Why it's hard to get funding from local VCs once you've raised elsewhere - Technical.ly Philly


Mar. 18, 2015 9:09 am

Why it’s hard to get funding from local VCs once you’ve raised elsewhere

“Local VCs don't want to end up like local investment bank stock underwriters, settling for crumbs of deals made in New York or Silicon Valley.”

Bob Moul at the city's StartUp PHL announcement, October 2012.

(Photo by Kait Privitera for City of Philadelphia)

Bob Moul is once again making the funding rounds for his startup Artisan Mobile, as a follow-up to the company’s $5.5 million Series A that closed in the summer of 2013.

According to one local venture capitalist, as reported by the Inquirer, he’s not finding the money he needs in Philly. (Moul didn’t comment to the Inquirer about specifics, like if he’s even looking to raise locally, but said that the East Coast is tough for fundraising. He declined to comment to us as well.) Nothing new there — it’s been a constant refrain from entrepreneurs that there’s not enough local venture dollars.

But one point from an anonymous venture capitalist struck us: Artisan raised its Series A from New York City investors and it’s hard to get Philly investors to “come in for seconds” if they weren’t part of the first round. From the story (emphasis ours):

“Everyone loves Bob,” this principal said. “We all want him to succeed. But he went to Firstmark. And he’s spent a lot of money, and now he needs more,” and any local investors who felt bypassed the first time will want advantageous terms — a bigger piece of the action, not the usual smaller piece the second time out — at the least. Local VCs don’t want to end up like local investment bank stock underwriters, settling for crumbs of deals made in New York or Silicon Valley. So it makes sense for firms like Artisan to seek help out of town.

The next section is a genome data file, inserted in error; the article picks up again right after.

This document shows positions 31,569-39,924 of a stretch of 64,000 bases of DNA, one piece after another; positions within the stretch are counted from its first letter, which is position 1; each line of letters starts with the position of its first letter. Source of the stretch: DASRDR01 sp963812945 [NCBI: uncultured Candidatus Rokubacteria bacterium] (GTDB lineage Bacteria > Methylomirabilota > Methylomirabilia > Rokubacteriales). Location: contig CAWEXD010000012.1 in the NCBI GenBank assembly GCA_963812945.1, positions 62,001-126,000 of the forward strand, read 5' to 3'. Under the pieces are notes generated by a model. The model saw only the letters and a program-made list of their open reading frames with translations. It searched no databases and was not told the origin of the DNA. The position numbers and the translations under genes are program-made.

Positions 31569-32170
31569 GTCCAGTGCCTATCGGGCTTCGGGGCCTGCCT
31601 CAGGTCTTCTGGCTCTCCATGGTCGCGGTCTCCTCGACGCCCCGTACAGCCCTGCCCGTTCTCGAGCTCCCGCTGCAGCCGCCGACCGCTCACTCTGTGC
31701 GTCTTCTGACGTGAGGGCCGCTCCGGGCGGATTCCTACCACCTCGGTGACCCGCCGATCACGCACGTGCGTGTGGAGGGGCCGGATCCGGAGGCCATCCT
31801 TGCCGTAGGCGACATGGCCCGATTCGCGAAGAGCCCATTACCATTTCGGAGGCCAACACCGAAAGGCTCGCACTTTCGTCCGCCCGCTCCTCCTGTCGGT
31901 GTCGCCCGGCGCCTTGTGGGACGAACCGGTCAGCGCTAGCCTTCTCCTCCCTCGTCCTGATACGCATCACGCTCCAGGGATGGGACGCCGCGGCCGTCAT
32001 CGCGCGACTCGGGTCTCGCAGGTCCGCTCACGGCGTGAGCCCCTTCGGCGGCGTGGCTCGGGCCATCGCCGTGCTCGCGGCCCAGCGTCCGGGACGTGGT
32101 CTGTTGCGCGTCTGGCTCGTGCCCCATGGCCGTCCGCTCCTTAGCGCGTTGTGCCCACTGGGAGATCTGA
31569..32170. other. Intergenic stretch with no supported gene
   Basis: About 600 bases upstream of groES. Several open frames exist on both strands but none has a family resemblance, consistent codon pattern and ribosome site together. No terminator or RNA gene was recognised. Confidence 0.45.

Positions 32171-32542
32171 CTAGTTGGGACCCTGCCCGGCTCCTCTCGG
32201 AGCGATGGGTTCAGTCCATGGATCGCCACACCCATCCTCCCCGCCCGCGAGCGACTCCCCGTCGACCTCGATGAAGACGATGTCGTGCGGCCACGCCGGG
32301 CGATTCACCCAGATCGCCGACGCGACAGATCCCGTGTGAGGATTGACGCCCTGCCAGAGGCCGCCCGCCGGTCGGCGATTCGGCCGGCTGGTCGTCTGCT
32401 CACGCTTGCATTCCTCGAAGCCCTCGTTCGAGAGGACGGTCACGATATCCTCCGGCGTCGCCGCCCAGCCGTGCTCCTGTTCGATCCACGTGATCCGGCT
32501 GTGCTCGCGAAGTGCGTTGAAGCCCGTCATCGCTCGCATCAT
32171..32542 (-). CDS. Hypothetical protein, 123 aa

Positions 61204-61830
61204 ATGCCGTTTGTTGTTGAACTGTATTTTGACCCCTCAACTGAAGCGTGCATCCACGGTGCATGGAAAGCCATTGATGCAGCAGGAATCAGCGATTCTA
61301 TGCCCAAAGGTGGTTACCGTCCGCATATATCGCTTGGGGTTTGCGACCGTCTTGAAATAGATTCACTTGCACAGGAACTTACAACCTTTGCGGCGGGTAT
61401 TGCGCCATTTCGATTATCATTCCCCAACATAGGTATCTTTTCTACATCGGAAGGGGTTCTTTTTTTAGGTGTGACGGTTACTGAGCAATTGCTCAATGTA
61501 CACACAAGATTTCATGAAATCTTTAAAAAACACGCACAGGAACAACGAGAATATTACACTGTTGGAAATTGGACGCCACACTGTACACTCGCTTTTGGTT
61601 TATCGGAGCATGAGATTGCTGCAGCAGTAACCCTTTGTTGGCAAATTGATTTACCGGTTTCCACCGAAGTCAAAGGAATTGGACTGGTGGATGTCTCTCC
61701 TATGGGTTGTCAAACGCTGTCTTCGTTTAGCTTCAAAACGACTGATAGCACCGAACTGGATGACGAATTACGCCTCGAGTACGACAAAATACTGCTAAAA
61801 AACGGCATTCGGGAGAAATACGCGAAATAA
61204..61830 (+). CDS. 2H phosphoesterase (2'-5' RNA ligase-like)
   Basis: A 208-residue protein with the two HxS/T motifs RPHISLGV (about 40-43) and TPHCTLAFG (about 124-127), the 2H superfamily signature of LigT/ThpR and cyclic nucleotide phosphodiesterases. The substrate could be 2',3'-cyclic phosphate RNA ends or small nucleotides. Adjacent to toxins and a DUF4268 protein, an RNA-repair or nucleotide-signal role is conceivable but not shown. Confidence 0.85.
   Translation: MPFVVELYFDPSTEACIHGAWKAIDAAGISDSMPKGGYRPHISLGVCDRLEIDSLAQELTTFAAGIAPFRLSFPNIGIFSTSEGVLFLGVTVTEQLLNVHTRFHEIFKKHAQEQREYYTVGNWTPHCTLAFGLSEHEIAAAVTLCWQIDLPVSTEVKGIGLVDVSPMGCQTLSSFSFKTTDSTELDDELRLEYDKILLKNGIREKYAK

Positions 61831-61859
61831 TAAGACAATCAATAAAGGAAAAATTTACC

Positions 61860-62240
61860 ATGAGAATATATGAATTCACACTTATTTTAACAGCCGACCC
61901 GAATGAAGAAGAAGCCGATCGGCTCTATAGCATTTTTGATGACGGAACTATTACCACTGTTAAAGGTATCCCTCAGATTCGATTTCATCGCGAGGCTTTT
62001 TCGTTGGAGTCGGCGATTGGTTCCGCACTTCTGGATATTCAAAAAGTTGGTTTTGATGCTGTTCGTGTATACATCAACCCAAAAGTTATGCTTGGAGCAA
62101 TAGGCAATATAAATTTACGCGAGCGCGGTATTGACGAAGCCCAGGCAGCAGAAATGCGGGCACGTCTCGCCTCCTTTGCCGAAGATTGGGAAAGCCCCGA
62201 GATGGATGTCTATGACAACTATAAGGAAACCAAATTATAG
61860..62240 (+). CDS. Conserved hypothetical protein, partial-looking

Isn’t that problematic?

Read the full story

Where do Philly startups get their Series B funding? A cursory glance shows that the last three startups that closed Series B ramp-up rounds mostly stuck with their Series A investors.

  • RJMetrics: led by new investor, Menlo Park, Calif.-based August Capital, with participation from West Coast Series A investors Trinity Ventures and SoftTech VC
  • Zonoff: led by Virginia-based Series A investors Valhalla Partners and Grotech Ventures
  • Curalate: led by Series A investor NEA (Silicon Valley-based with offices in New York and elsewhere), with participation from Philly Series A investors First Round Capital and MentorTech Ventures, though Curalate added a new investor in its Series B: NYC-based Gary Vaynerchuk

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Juliana Reyes

Juliana Reyes has been covering the Philadelphia tech scene since 2012. She's co-president of the Asian American Journalists Association Philadelphia chapter and a two-time Philadelphia News Award winner for "Community Reporting of the Year." The Bryn Mawr College grad lives in West Philly, likes her food spicy and wears jumpsuits often.

  • Casually Observing

    Company raises an A Round. Goes back to the well and complains that Philly investors don’t want in. That’s not an indictment of Philly investors. That’s a reflection of a company that didn’t get traction. As for Philly investors, you will get crumbs if you don’t step up and lead seeds. There’s one or possibly two legit seed stage VCs in Philly. Everyone else pretends to want to do early deals but wants series A traction at seed prices. How’s that adverse selection working out for you?


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